Academic journal article Journalism History

Electronic Media Reviews -- Six O'Clock and All's Well

Academic journal article Journalism History

Electronic Media Reviews -- Six O'Clock and All's Well

Article excerpt

"Six O'Clock and All's Well." New York: The Cinema Guild, Inc., 1980. 60 minutes, $350.

This "slice of life" documentary shows the TV news process at WABC's "Eyewitness News" in New York City in May and June 1977. Producer/director Robert Spencer set out his task as follows, "This film examines the making of television news. We have chosen to use the same medium we examine--film. We hope the viewer will examine our form, content and values as we examine those of the news."

The documentary is of historical value because it illustrates the genesis of one of the first "Eyewitness News" programs. WABC set numerous trends in the local news field. Indeed, the opening statement fairly well establishes the proper classroom use of this documentary. It should not be used as a "how to" primer or even a glimpse into newsroom reality. Too much has changed in local television news for those simple uses. Instead, it should be used in advanced undergraduate or more likely graduate courses which critically examine newscasts. Mass media history and media criticism courses are the most likely places.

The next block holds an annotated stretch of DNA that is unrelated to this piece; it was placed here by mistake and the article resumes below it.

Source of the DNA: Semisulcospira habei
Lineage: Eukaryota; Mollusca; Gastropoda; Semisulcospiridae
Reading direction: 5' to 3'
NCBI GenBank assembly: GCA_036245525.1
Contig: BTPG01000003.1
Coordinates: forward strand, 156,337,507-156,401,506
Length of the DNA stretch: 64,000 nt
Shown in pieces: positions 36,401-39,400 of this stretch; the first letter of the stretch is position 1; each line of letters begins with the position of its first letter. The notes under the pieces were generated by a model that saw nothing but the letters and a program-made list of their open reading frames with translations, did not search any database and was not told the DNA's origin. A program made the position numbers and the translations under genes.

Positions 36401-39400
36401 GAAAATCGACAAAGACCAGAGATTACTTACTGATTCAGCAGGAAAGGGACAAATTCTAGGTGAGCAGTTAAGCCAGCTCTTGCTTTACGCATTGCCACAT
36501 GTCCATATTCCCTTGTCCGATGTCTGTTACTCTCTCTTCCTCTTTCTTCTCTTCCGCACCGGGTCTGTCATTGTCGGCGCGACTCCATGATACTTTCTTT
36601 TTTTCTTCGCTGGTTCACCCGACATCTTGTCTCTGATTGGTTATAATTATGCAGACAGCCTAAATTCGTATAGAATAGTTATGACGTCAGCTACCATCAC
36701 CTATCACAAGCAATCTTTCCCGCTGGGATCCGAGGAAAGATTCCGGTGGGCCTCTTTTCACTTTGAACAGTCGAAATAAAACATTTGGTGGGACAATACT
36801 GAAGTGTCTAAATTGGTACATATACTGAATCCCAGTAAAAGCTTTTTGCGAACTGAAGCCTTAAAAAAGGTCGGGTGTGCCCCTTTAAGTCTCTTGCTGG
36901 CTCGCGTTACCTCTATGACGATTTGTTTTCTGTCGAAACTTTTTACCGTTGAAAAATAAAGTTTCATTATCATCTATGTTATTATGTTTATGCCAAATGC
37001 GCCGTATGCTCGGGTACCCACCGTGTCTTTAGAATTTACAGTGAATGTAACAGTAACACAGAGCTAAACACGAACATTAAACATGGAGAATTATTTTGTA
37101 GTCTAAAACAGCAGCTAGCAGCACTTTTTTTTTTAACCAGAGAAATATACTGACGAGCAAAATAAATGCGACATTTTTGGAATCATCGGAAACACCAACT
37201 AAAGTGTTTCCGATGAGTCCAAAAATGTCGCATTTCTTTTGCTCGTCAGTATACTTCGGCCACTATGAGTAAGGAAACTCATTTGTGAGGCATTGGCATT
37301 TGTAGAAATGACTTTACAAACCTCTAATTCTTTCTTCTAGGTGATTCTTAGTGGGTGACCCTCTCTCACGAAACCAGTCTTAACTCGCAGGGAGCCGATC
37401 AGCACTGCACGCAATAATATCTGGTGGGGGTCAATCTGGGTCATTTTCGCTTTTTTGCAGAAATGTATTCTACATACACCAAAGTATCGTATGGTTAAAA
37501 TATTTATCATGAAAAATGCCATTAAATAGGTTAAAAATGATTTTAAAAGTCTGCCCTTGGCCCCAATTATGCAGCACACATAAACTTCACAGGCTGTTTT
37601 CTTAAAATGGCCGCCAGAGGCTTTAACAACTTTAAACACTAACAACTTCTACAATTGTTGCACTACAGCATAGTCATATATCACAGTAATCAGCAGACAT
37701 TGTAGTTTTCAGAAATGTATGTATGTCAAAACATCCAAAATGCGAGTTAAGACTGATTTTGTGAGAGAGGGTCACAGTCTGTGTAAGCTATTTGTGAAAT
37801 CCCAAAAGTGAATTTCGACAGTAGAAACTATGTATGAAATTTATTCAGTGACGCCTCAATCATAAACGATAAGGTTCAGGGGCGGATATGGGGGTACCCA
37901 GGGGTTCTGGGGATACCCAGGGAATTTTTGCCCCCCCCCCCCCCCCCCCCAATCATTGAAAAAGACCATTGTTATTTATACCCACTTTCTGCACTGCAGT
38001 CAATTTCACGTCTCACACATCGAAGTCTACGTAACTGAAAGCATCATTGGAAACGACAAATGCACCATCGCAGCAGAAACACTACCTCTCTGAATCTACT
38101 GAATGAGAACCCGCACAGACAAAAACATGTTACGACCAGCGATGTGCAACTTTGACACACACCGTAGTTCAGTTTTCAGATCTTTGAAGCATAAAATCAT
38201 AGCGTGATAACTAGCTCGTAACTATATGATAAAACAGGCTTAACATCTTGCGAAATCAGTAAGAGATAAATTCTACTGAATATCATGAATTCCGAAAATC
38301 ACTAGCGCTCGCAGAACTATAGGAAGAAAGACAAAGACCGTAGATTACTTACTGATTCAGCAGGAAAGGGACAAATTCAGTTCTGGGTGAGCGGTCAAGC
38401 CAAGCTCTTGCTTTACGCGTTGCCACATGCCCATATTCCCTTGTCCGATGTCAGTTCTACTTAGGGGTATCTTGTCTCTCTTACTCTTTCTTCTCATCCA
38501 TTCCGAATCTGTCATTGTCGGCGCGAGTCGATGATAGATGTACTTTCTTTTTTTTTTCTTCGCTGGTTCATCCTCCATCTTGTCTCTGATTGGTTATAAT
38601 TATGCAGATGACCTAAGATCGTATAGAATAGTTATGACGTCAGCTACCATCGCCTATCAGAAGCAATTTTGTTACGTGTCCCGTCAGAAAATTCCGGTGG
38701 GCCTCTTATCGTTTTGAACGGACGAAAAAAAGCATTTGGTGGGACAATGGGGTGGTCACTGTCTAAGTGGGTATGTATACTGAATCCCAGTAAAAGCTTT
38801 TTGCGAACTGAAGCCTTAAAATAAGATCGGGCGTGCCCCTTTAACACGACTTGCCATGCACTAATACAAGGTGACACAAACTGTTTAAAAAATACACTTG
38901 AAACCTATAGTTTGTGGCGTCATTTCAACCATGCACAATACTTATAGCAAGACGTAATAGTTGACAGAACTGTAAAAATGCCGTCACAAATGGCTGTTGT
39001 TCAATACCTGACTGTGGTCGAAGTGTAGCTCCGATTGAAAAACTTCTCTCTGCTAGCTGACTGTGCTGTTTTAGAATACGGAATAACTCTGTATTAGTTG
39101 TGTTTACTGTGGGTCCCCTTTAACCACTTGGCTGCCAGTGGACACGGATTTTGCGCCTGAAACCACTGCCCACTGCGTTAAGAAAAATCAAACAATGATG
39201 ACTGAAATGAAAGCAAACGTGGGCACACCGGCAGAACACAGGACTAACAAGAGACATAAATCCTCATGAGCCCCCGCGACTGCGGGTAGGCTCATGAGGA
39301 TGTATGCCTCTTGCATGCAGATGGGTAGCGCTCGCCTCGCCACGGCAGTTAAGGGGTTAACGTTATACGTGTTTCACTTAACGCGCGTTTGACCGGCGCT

It would work very well in conjunction with two other videotapes--"If it Bleeds, it Leads," the Wright State documentary on TV news judgment, and "Race Against Prime Time," a documentary exploring the racial undercurrents influencing TV news coverage of the Miami riots in 1980.

Students and experienced broadcast journalists alike will be amused at some of the outdated items: clanking teletypes, manual typewriters, film instead of videotape editing, bell bottoms and wide ties, and the logistical nightmare of a full and old union crew in full retreat walking backwards in front of a horse. …

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